Keywords:Sulfur isotopes, Archean, Mantle material cycle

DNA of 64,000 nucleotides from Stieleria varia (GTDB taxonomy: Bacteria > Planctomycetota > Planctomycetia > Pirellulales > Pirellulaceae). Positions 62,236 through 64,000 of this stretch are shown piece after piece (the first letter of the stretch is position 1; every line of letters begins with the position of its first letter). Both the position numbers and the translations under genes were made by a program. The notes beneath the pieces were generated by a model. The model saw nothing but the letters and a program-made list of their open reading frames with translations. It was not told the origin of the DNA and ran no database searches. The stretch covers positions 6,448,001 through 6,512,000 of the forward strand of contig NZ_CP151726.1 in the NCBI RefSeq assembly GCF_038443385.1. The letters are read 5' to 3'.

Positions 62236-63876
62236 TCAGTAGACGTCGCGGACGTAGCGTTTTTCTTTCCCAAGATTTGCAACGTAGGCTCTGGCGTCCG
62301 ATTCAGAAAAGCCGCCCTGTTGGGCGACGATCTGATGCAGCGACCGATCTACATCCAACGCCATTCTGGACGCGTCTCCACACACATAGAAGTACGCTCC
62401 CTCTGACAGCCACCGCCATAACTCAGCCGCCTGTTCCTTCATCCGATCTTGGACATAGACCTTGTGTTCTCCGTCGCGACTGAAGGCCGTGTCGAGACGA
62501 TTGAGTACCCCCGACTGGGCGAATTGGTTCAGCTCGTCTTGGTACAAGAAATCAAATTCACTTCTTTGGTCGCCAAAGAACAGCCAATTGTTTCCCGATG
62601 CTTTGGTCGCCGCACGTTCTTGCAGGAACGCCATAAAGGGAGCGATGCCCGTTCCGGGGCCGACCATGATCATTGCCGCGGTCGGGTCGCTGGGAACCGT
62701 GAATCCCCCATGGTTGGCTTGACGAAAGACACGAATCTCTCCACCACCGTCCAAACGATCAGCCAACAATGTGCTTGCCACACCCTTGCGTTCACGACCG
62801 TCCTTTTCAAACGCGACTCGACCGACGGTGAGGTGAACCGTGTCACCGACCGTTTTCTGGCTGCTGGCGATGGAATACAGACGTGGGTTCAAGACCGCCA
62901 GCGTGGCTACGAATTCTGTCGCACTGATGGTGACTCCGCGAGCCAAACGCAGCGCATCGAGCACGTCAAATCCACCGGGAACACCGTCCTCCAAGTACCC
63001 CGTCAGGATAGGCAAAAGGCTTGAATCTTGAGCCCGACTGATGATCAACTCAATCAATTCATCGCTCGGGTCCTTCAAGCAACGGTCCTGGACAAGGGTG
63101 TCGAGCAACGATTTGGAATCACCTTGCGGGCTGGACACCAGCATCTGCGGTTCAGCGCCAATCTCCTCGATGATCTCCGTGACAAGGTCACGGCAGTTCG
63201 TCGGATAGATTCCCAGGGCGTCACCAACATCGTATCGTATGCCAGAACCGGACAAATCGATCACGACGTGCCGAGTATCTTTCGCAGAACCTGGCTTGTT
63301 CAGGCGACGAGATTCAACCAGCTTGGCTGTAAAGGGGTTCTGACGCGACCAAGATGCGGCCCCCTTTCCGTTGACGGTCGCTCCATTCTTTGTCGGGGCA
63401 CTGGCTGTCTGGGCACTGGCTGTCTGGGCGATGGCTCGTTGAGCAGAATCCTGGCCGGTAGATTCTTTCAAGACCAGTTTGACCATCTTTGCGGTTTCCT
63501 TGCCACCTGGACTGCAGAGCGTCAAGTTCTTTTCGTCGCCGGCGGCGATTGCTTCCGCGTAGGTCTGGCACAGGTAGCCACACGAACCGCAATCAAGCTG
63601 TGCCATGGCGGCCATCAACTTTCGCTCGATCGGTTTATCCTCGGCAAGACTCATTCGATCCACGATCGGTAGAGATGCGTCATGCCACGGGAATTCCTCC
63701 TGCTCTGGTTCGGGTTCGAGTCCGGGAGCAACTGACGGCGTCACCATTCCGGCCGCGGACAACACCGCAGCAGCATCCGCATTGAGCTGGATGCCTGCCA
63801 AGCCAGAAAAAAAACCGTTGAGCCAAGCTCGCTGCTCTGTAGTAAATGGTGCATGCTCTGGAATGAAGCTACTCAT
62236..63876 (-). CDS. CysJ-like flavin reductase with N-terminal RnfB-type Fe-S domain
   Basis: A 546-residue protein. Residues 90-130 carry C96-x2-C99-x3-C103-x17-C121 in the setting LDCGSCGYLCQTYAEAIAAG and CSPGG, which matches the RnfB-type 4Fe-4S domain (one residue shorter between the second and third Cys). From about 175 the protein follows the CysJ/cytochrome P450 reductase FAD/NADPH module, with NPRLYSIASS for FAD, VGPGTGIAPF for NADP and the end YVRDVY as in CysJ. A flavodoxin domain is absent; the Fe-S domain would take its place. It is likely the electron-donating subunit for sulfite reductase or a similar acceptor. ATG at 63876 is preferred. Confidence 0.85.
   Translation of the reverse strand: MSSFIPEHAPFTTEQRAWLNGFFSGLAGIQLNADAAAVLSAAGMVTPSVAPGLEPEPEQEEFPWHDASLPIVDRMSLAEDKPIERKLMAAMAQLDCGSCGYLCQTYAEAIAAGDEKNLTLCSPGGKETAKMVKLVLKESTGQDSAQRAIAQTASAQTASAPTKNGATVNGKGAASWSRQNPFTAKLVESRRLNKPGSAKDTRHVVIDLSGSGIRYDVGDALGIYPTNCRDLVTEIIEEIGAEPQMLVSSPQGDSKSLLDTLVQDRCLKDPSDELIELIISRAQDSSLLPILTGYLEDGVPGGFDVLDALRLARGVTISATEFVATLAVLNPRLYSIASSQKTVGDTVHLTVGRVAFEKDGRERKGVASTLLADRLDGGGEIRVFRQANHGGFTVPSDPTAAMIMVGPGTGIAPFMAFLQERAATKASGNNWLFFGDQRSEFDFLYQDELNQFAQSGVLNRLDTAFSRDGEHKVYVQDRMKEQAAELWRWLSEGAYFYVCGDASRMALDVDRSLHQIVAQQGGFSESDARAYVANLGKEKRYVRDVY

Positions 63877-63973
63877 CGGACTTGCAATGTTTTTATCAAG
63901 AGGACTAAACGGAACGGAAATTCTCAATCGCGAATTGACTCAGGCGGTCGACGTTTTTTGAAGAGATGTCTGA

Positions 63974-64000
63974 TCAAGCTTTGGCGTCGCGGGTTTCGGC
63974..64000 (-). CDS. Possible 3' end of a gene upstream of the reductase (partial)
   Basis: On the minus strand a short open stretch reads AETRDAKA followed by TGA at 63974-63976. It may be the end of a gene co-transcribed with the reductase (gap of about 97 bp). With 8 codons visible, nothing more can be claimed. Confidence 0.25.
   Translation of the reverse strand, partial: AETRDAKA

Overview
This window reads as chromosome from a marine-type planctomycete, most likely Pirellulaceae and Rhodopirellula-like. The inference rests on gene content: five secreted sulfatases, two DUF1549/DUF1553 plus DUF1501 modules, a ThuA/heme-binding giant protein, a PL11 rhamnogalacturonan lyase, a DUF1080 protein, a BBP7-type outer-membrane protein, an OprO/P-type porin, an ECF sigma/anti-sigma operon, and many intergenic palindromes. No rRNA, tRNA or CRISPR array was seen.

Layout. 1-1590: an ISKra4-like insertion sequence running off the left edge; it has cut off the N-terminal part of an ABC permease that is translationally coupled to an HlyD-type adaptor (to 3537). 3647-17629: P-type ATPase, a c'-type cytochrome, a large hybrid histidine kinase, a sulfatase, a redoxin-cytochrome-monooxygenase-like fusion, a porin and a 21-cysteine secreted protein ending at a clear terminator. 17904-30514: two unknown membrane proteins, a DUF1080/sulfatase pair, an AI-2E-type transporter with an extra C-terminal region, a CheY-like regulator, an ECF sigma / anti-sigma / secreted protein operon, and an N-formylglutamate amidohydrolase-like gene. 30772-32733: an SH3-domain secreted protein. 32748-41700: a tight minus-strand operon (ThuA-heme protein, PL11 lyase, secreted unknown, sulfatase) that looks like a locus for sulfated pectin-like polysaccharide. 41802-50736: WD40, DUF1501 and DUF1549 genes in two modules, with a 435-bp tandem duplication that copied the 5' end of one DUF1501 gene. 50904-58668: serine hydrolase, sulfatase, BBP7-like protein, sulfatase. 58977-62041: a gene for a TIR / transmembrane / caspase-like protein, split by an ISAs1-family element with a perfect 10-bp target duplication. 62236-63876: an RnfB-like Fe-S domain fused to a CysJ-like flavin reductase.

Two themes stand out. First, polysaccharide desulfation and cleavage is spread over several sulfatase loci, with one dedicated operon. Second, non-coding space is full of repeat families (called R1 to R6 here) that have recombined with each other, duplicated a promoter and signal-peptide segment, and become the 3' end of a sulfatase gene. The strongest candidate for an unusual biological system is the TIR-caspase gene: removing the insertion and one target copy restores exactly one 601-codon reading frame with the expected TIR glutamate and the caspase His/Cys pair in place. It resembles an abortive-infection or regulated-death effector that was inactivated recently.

Multiple sulfur isotopes of a 2.7 Ga komatiite and related volcanics were measured to study recycled crustal material in Archean mantle. The measured komatiites are from Belingwe Greenstone Belt, Zimbabwe, which represent one of the best-preserved Archean komatiite in the world. The Belingwe volcanics has been classified into four groups: komatiite, komatiitic basalt, D-basalt and E-basalt. The results show that some komatiites and D-basalts exhibit clear S-MIF (−0.204‰ < Δ33S < −0.115‰), whereas all the other samples do not show S-MIF (−0.025‰ < Δ33S < +0.035‰). Based on petrological observation of the S-MIF-bearing samples, the sulfide minerals were crystallized at the time of eruption, but not introduced after the emplacement. The S-MIF signature only occurred in depleted rocks (i.e., komatiite and D-basalt), but not in enriched rocks (i.e., komatiitic basalt and E-basalt), suggesting that the S-MIF source were not assimilated from surrounding Archean crust at the time of eruption, but derived from the source mantle. The S-MIF bearing rocks also show lower initial 238U/204Pb, higher εNd and lower εSr values than non-S-MIF bearing rocks. All these characteristics support that the source mantle contained the MIF sulfur materials. The S-MIF signature may have been partly erased during the crustal contamination process or represent heterogeneous source in the Archean mantle. In either case, the results of this study indicate that Archean mantle contained S-MIF bearing materials, which probably represent subducted crustal material. Irrespective to tectonic style, transfer of surface material into the mantle has already been operated at least older than 2.7 Ga.